August 31, 1995
NEW YORK CITY, NEW YORK
Q. Have you ever played on 16 before, Stefan?
STEFAN EDBERG: Probably, I have at some point. It was a long time since I played on an
outside court. It is a pretty good court to play on. Quite a good atmosphere. People are
pretty close and I didn't feel too bad. It was quite nice. For a change, I mean, at least
the place is full. That is what you want sometimes, to play better on an a court like
that, when it is full, than playing in a half empty stadium.
Q. Do you think the tournament committee is going to make you earn your way back into
the stadium now?
STEFAN EDBERG: I could play another outside match that would be fine. Play Andre on
Q. What does that mean? Is there extra significance or importance if Agassi wins
tonight, as he is expected to, play Andre here, you know?
STEFAN EDBERG: I think for me it is a great challenge, playing the best player in the
world and playing here at the Open, where the atmosphere can be really good, and so
playing here on the Center Court, I mean, I am really looking forward to it because I
really have nothing to lose. I can go out there and play relaxed and just go for it and
see how far it will take me.
Q. How different is it to play him here on Center Court than playin that final match in
STEFAN EDBERG: Always a different atmosphere when you play in a Grand Slam. I am not
sure how he is going to be on the Center Court, because we both won a lot of matches out
there and we both feel comfortable playing on that court.
Q. Can you look at that match like an opportunity to make up a little bit for the
STEFAN EDBERG: Sure. It is an opportunity, and it is great playing on the Center Court,
playing against the best player of the world right now, and I know it is going to make me
play my absolutely best tennis to have a chance to beat him. And he is in the position
where I have been in for many years, where maybe he is supposed to win that match. But
hopefully I will be a good challenge to him.
Q. What has happened to your tennis from being the best player in the world, which was
not very long ago? Do you see something -- notice something that you yourself don't do as
well as you did?
STEFAN EDBERG: Well, obviously not win as many matches. I think I have lost a little
bit of the consistency. It is really in the last year I feel sort of, from last summer,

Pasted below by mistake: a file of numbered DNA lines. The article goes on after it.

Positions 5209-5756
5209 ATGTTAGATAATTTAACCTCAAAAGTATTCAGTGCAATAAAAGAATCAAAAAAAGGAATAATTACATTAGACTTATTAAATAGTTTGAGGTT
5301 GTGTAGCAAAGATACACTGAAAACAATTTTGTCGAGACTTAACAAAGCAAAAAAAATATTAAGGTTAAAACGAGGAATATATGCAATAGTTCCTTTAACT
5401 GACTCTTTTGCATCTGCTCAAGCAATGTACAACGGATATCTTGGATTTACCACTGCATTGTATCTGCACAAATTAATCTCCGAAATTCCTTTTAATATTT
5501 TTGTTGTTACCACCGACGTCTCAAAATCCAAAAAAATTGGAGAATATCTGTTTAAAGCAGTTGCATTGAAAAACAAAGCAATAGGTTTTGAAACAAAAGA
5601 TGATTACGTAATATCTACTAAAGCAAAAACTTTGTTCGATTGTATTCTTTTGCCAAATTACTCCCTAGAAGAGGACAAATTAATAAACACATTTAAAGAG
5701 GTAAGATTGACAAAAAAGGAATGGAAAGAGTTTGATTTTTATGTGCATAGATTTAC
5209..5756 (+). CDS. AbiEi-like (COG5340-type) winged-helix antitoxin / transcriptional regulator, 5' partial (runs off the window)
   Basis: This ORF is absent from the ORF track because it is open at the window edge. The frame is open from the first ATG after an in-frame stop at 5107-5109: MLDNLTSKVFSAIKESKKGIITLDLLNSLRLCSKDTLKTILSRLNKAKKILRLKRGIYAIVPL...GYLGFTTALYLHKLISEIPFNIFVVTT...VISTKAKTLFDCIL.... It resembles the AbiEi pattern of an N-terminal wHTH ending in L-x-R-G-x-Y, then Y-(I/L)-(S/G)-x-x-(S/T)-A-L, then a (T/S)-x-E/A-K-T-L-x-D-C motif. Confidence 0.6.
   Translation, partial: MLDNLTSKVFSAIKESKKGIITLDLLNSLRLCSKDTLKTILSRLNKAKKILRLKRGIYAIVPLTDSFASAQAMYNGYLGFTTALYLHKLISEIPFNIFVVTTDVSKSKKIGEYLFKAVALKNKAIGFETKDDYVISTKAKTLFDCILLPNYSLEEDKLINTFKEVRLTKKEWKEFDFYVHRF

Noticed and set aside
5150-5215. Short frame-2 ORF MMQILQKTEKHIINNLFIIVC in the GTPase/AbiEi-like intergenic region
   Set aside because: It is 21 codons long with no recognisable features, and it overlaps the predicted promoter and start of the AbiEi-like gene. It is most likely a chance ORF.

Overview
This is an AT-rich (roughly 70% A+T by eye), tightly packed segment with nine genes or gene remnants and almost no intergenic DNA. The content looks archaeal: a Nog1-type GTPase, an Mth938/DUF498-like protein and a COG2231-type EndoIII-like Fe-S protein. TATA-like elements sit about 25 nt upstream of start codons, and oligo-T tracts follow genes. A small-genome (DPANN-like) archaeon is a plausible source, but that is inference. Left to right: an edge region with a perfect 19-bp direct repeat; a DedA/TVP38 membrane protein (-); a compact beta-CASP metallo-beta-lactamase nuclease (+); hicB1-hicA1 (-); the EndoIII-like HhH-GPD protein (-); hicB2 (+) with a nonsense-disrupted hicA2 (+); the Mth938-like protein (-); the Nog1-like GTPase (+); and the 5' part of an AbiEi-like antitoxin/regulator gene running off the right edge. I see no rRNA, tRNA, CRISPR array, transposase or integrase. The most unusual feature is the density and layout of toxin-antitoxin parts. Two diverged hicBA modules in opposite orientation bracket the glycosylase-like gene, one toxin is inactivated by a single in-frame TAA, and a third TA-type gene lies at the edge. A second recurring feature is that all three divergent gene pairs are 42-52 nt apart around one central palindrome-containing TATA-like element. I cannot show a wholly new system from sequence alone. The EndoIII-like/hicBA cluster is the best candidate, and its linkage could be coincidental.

that that match hasn't been very good at all, and it is really the first time in my life I
faced sort of like a downhill slide because everything has been great so far and it's a
little hard to adjust to it. But there is always a way back. It is not great being in that
position, but there is room to move up again. I am not playing that badly. It is just --
some matches this year where I haven't played very well and I had some bad losses. Once
you start losing matches, other people think they have a chance and you lose a bit of
confidence. So it is a little bit of a tough position to find yourself in, but it is not
the end of the world.
Q. Stefan, a few years ago Becker was out on 16, I remember him saying something about
it felt smaller, because the court itself obviously is the same, but the surroundings made
it feel smaller. Do you have to adjust? Do you feel different and do you have to adjust to
STEFAN EDBERG: It is different playing on an outside court because there is not that
much room playing, I mean, everything appears to be different. Everything is tighter,
everything is smaller, so it is quite a big difference playing on an outside court than to
what it is playing on the stadium. Obviously for the top players, it is more difficult
playing on outside court than on a big court than for the other players who are used to
playing out there, a lot more difficult coming on the center court.
Q. Does it take, I mean, like today, obviously you weren't bothered much in the first
set, but did it take a minute to settle in?
STEFAN EDBERG: No, I was ready to play out there. Like I said, it is a pretty good
court to play on. It is nothing wrong there. Just go out there and do the job, but that is
what I had in mind today.
Q. What was in the little packet that you put in your yellow water?
STEFAN EDBERG: Sports drink.
Q. In your mind, are you the 20th best player in the world or whatever the ranking says
you are; in your mind, are you? 19? (LAUGHTER). I was going to say 18.
STEFAN EDBERG: With the rankings, okay, it is a fair system. The ranking tells the
story, but it tells the story of the last twelve months, if I am playing my best tennis, I
don't think I am No. 19 in the world. I think I am better than that, and do you agree or
Q. I agree.
STEFAN EDBERG: Thanks. But I think so. I still am playing at my best. I still can
challenge the best ones. That is all I need to know.
Q. Do you feel like your serve is right where you want it to be here, fairly --
STEFAN EDBERG: I have been serving well so far in the two matches that I have played
here, and that is always a key because I have had shoulder problems all summer. So this is
really, in the last two weeks, that I have been fully fit. So it makes a difference, yes.
Q. I wasn't in Washington, but you should have played pretty well, you lost 7-5 in the
third to Agassi. What happened losing to Stolle?
STEFAN EDBERG: What happened?
Q. What happened in losing --.